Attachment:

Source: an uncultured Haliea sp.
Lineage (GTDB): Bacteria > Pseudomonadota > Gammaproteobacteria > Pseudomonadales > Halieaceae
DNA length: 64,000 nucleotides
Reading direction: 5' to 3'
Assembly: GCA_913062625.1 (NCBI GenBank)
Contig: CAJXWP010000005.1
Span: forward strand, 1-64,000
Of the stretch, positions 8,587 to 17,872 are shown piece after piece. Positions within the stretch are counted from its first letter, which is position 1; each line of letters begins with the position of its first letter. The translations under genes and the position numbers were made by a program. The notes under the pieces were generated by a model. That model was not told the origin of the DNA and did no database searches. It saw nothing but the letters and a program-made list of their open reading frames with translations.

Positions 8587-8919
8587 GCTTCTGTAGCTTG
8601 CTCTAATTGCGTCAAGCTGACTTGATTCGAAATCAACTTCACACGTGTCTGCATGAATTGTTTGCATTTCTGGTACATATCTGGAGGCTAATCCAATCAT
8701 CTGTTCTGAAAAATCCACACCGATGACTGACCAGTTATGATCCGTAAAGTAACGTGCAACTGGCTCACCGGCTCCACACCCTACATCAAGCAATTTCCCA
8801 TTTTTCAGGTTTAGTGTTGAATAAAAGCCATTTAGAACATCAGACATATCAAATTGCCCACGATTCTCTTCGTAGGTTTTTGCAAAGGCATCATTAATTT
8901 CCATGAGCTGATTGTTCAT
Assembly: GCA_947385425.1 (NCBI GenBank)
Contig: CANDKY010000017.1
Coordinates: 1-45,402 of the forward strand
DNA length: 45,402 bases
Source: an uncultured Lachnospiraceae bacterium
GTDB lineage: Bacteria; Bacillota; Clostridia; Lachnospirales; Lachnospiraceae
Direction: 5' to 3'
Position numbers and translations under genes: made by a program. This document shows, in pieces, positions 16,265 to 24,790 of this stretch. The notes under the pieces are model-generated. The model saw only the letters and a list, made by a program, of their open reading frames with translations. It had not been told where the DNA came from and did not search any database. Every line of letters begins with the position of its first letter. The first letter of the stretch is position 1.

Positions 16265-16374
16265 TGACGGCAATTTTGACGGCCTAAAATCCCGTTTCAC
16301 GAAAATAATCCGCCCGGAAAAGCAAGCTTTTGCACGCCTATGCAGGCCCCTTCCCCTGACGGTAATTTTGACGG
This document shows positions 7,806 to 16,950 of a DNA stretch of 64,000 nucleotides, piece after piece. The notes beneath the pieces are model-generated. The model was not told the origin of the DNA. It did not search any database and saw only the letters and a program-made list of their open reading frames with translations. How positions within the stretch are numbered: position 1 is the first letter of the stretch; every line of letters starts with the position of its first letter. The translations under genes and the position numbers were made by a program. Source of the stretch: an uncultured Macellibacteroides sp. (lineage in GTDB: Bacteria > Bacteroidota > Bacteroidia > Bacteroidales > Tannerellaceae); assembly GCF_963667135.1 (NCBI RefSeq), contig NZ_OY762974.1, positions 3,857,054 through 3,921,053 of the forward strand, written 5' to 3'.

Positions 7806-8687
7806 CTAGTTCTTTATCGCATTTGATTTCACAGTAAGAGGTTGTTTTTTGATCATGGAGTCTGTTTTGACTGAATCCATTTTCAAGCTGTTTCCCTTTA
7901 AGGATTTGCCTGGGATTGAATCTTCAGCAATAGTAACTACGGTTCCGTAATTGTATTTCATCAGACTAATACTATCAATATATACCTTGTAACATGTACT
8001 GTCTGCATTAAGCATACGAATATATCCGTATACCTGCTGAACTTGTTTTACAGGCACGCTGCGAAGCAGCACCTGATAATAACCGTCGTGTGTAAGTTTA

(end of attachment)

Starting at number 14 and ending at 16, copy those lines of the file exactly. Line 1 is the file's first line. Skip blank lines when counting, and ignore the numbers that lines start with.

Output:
8901 CCATGAGCTGATTGTTCAT
Assembly: GCA_947385425.1 (NCBI GenBank)
Contig: CANDKY010000017.1